Sprawling over the ground in #2 Pasture, a spectacular star-leaved melón de coyote gourd is in bloom; the fruits to come may taste beyond horrible but the yellow flowers are gourd-geous, worth a spot in anyone’s garden.

The Tarantula Hawks are still mad for the nectar of that Graythorn at the gate of the Botteri’s Pasture and the whole bush flickers with their wing shimmer–and aha, two adult orioles fly across that grassland, an almost-adult cowbird in aerial tow cheeping petulantly–the three disappear into the mesquite edge, more cheeping, they all come out again with the “parents” trying every move they can to ditch the pesty baby, all of them fade out of sight towards the far gallery forest along the San Pedro.

July 7, 2016

A single heron this time, but then it is joined by the other (I’ll presume it’s the same pair as yesterday’s); they appear to be immature siblings still together.

A huge, impressive squadron of Tarantula Hawks masses over the flowers of the large Graythorn at the gate into the Botteri’s Pasture, sipping nectar … a beautiful, unsettling sight and sound.

November 20, 2013

The Arthropods have stripes today, including a spider in a web in the little mesquites, with zebra legs.  Rain could be felt a-building, maybe not today but the sky all around and the odd light on the land announced it, and I check the rain gauge to empty it of dead flies.  There are no flies, but instead in the bottom are two dead little bees, and two that still live.  One is frantic, angry, half of it metallic Mallard green with the other, rear half black and white zebra-striped: that most perfectly named Metallic Green Sweat Bee.  The two dead ones lie curled up below, their bodies instead are ultramarine though equally metallic, equally beautiful.

It’s still pleasantly warm enough that frogs are jumping into The Stockpond at my approach, the cold that will come at the trailing edge of the expected storm will put an end to their very long party and these are the last I’ll see and hear.  No dragonflies buzz along over the frog-rippled water today.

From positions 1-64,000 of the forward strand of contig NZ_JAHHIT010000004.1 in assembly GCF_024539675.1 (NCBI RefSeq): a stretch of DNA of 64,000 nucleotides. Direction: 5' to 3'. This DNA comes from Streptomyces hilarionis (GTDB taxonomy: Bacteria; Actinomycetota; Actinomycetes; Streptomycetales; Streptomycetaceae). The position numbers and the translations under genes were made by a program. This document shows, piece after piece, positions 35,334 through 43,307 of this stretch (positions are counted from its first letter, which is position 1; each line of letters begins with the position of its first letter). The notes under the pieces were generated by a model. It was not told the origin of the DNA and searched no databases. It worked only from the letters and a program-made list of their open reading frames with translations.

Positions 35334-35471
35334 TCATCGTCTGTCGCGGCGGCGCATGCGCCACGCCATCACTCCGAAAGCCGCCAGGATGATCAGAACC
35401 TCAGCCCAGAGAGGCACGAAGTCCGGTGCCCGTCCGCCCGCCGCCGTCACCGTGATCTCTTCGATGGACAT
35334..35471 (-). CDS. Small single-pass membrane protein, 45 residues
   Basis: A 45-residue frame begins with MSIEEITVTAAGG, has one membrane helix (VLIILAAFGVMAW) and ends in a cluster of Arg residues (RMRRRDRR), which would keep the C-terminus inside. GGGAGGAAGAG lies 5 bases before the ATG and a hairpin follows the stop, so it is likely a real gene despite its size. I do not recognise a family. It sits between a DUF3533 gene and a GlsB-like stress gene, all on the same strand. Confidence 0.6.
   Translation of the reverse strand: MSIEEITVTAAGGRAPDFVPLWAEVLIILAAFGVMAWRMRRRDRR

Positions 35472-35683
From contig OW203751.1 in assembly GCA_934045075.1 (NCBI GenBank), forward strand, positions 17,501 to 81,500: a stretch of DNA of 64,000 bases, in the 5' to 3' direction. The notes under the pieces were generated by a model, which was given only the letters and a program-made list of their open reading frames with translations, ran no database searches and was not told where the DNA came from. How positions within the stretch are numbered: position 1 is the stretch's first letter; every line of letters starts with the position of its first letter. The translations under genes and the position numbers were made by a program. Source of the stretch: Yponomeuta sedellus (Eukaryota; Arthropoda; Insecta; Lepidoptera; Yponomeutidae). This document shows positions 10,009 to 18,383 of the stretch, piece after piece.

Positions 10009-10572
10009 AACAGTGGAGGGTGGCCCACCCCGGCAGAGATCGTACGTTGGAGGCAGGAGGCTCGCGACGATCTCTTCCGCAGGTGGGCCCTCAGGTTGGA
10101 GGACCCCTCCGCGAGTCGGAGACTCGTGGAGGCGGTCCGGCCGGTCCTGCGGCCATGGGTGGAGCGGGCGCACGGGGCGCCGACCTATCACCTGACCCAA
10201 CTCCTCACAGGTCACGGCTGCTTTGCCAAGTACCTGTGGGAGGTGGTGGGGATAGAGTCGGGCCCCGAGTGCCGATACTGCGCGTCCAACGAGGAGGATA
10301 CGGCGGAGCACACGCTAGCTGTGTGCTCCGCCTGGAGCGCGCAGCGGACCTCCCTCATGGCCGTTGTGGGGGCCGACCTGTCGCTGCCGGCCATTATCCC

November 1, 2013

Morning.  Crystalline.  Cloudless.  Blue.  The mercury has dropped through the floor of the 30s, to my fascinated horror it is trying to arrow on down right through all the 20s without a stop, and into the teens but stays just shy of that in the early sunrise hour.  The pastures are scattered with ice and I’m glad that their big irrigation hoses were emptied last night.  The wide swaths of Barnyard Grass I cross are still green but frost edges each blade–it is all so sun-dazzling that were it to take any more time getting to the other side of the pasture I’d come out from it snow blind.

The scenes change before my eyes, the visions of the pastures quiver as I watch ice begin to drip and hoarfrost vanish and the edges of all things dissolve.  Quickly strengthening Sun like an orchestra leader raises his baton, and the mercury responds: the First of November, the first day of the Sonoran Second Spring, whose arrival is told by the European Foxtail Grass and the annual rye volunteered by last year’s plantings, now re-sprouting suddenly and massively over half of #2 Pasture.  The grass returning to the wide pradera is already an inch tall … when did that happen?!  I didn’t notice it yesterday!

By noon a drowsy warmth is coming on, but rounds of chores are such that I don’t get to eat lunch for a good while; a Great Horned Owl calls in the hot 2 o’clock hour when I get to settle back into a steep bank of The Stockpond and open the lunch mochila.  It is almost 80 degrees; it is almost 60 degrees above the temperature at dawn.   All the water is a startling algal bloom color of antifreeze, and the heat has brought awake from their morning’s frozen stupor many insects to come to drink from it: Tarantula Hawks, dragonflies varied and beautiful, a Painted Lady butterfly.  What will it take to put them finally into dormancy, or death?